Stepping into most Loewe boutiques in the past six years has been a starkly different experience than before. I vividly remember the look of Loewe’s 2013 flagship at The Shoppes at Marina Bay Sands. It was covered almost entirely in various hues of wood, with a solid dark-wood table placed right smack in the middle of the boutique’s entrance, an assortment of the house’s leather bags neatly displayed on it. And in the background was a wall arrangement of bags floating atop a glass-top display. Step further inside and one would be flanked by more of Loewe’s collection of leather goods, each side dedicated to either the men’s or women’s segment.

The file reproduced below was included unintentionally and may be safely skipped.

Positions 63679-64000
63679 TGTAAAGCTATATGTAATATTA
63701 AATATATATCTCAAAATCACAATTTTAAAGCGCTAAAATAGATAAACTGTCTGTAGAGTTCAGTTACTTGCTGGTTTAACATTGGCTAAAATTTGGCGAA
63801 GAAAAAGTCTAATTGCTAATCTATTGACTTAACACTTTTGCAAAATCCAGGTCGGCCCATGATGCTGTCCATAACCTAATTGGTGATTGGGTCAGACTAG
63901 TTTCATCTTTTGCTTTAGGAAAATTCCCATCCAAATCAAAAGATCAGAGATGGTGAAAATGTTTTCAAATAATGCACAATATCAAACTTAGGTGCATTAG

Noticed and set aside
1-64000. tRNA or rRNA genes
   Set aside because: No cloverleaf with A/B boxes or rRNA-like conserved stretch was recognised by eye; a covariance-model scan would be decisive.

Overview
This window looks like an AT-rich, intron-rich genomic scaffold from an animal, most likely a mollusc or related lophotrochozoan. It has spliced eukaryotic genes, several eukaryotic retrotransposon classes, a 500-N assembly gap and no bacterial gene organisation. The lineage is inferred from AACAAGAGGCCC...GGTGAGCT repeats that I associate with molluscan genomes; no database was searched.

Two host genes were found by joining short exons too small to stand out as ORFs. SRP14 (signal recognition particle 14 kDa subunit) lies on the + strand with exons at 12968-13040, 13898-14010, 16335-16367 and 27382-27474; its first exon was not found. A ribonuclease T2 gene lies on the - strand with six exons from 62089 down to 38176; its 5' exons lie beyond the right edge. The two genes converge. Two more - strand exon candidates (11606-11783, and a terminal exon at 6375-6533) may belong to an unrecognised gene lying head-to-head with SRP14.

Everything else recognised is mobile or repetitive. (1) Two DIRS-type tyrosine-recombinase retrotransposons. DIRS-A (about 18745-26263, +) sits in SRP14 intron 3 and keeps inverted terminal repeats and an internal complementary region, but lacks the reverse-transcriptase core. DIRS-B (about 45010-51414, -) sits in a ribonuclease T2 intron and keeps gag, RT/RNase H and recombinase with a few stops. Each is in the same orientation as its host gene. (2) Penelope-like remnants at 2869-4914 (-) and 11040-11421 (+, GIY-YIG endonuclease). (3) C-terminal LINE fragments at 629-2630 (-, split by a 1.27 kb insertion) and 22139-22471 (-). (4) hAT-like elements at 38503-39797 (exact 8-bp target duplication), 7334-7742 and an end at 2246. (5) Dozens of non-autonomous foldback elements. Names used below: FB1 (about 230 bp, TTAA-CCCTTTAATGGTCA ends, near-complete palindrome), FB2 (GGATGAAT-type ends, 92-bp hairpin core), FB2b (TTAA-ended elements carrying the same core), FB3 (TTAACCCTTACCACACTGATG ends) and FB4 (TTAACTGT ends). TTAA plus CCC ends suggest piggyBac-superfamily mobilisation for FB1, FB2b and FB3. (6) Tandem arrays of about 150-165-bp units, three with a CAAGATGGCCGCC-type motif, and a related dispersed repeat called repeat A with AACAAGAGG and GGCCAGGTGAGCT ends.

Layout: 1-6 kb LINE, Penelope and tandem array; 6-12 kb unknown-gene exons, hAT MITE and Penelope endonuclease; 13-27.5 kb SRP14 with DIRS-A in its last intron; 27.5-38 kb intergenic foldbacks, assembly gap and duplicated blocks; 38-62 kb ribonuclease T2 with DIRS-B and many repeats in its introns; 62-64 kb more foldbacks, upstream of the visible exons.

Product was the main focus of Loewe boutiques pre-creative director Jonathan Anderson; it is, after all, the reason why physical boutiques exist in the first place. But that age-old concept no longer works in an era where shopping for luxury can be easily done online. A luxury boutique needs to function more than just an avenue to push product and sales, and Anderson fully understands this.
“The idea of Casa Loewe is a living space, it is reflective of the collection. It is a moving space, not something precious like a gallery; it is more of a home landscape,” Anderson tells me.
It’s this approach to a luxury boutique—one that would typically very often seem intimidatingly imposing and elitist—that has softened both the interior and the vibe of each space.
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